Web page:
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COLUMNISTS

The Good News about Africa despite the Famine in the Horn
By Dirk Bol

About 10 million traditional pastoralists on marginal soils in the Horn of Africa once again face a famine. The causes: lack of rains and inadequate government policies.

 

Even though new early warning systems had caused alarm bells to ring, governments in Ethiopia and Kenya remained more or less deaf. Insufficient food reserves were built up in times of plenty supply, and no proper ways of modernizing traditional pastoralism have yet been found or implemented. Roaming around in search of water has become ever more difficult for them now that farmers have settled on large parts of the semi-arid soils in both countries. Conflicts between semi-nomads and settlers are now the order of the day in many parts of the region.

 

Despite this temporary setback the continent generally is doing fine economically, and therefore, there is no reason to fall back on the usual defeatism when it comes to Africa’s future. Population growth is finally decreasing, even though an average 2.3% p.a. is still on the high side. Children’s participation in education has increased spectacularly in a number of countries and child mortality rates are down everywhere. Only the HIV/AIDS pandemic keeps life expectancy alarmingly low.

 

With hindsight we might say that the harsh (structural) adjustments during the 1980s forced upon African governments by the international community, led by IMF and the World Bank, proved beneficial. Not only were debts and inflation brought under control once again, but the degree of order brought back in many economies restored a healthy functioning of the market mechanism. That brought about serious economic growth in many countries from 1995 onwards, about 10 years after the initial reforms. Both entrepreneurs and farmers felt encouraged again to invest, with prices becoming incentives once again, after governments stopped interfering in the markets for good and bad (corruption) reasons. Foreign investments from South Africa, after Mandela came to power (1994), followed by those from Asia (Singapore, India, China) and Arab countries nicely complemented domestic efforts. Ever more oil and minerals are being discovered, a lucrative business thanks to high commodity prices.

 

As a result of this it is fair to say that the lives of around 500 million Africans is slowly improving. The average income in 25 countries at least - including Ethiopia and Kenya - has been growing by 2% and more every year for the last 15 years. There are even signs that the very unequal distribution of income in Africa is somewhat improving, so that even the poor benefit from the economic growth. The share of absolute poor, with incomes below USD 1.25 a day, is now closer to 30% than the 40% where it seemed stuck so long before.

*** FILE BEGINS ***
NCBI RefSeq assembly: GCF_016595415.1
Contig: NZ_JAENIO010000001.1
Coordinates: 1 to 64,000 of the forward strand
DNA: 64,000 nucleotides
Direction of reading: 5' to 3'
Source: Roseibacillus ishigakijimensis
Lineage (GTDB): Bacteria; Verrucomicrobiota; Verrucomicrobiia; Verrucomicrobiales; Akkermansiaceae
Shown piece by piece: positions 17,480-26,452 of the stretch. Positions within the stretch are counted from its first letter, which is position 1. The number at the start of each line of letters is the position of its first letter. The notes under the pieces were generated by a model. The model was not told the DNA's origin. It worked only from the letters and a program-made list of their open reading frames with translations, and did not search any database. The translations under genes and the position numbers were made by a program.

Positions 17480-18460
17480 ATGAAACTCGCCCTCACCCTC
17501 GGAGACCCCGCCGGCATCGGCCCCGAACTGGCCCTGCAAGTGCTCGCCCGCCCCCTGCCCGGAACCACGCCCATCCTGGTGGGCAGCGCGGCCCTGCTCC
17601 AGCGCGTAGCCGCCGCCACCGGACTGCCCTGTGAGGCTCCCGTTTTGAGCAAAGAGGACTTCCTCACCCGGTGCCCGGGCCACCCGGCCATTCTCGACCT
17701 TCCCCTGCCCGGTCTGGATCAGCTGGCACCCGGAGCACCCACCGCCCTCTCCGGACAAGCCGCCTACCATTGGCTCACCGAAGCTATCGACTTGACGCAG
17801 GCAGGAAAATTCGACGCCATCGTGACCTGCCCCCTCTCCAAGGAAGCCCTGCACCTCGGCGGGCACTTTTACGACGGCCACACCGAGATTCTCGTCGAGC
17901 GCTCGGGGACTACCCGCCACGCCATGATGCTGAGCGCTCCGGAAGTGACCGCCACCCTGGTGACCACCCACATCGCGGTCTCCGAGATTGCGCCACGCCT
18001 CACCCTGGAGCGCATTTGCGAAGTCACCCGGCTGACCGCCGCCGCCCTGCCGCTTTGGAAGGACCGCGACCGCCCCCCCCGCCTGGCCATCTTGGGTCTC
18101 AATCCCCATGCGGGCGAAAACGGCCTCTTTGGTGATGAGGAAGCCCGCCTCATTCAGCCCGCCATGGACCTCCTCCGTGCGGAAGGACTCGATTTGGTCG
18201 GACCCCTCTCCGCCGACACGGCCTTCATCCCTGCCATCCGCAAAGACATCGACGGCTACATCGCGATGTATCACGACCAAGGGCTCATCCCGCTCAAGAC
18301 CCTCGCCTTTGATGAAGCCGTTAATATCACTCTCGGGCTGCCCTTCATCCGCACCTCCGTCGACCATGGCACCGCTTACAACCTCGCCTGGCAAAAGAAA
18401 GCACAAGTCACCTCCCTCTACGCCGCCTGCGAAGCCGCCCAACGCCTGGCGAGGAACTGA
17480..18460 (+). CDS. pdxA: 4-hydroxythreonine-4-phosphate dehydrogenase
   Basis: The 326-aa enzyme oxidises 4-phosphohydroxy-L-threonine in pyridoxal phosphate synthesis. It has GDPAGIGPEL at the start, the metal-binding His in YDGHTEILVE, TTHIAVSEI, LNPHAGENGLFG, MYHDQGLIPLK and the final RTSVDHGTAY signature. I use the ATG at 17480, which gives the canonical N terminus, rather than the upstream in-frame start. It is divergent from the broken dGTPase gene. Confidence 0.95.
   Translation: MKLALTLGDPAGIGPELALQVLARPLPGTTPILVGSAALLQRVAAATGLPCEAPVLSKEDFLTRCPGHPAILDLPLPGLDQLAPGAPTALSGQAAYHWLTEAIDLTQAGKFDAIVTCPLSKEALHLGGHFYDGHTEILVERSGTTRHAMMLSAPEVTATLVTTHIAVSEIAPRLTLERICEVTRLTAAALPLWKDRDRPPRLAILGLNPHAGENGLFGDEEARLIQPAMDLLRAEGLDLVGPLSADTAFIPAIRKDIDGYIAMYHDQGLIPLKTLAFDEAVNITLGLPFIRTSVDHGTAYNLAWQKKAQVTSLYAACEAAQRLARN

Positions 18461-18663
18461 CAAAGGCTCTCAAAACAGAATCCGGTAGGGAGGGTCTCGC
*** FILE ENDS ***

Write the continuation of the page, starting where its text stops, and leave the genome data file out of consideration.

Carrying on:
The ongoing financial crisis in the world slowed down the process of economic growth, but did not stop it, a unique experience for the continent that always suffered so much from global crises. Economic management of a country, by its government, seems to be a much more important factor in this process than its location, near the sea or landlocked, or its richness in resources or fertility of its soils. Only war can seriously disrupt this healthy growth process, causing about a third (15) of African nations not to participate (yet) in this as a result of internal conflicts, civil war and even failed states. Somalia, Zimbabwe, Burundi and DRC belong to this group.

 

Poverty reduction is not only a matter of economic growth or market mechanism. Governments can make a difference, as those with a lot of funding for health and education - often aided by foreign donors - prove.  That is amply demonstrated in Botswana, Ethiopia, Benin, Burkina Faso, Tanzania and Rwanda. The later even introduced an affordable health insurance scheme, at a price of USD 30 p.a., thereby visibly saving many lives.

 

The need for foreign aid will definitely decline as a result of such good performances by the 30 successful countries. But for the time being, rural areas and agriculture might still benefit from some foreign assistance. Better still, however, is for rich countries to do away with its subsidies for its own farmers, as such high amounts - more than all aid to African agriculture - cause unfair competition with African farmers, e.g. in cotton.

 

Finally, the good economic performance should encourage wealthy Africans to re-invest part of their capital now stored in Swiss banks and often acquired by illegal means (oil) back in their own countries. The amounts involved in this largely exceed the USD 50 billion that the rich countries annually provide to Africa as foreign aid. Even some of the African Diaspora may now be encouraged to return to their country and make a living by providing a useful contribution to its further progress.

 

*Dirk Bol is with Utrecht (the Netherlands) based Consultants for Development Programmes (CDP) which specialises in technical assistance and advisory services on rural development. The full version of this piece entitled ‘Africa's Take-Off, A long and Winding Road’ can be downloaded from www.cdp-online.nl. Dirk Bol can be reached on boldirk@hotmail.com

















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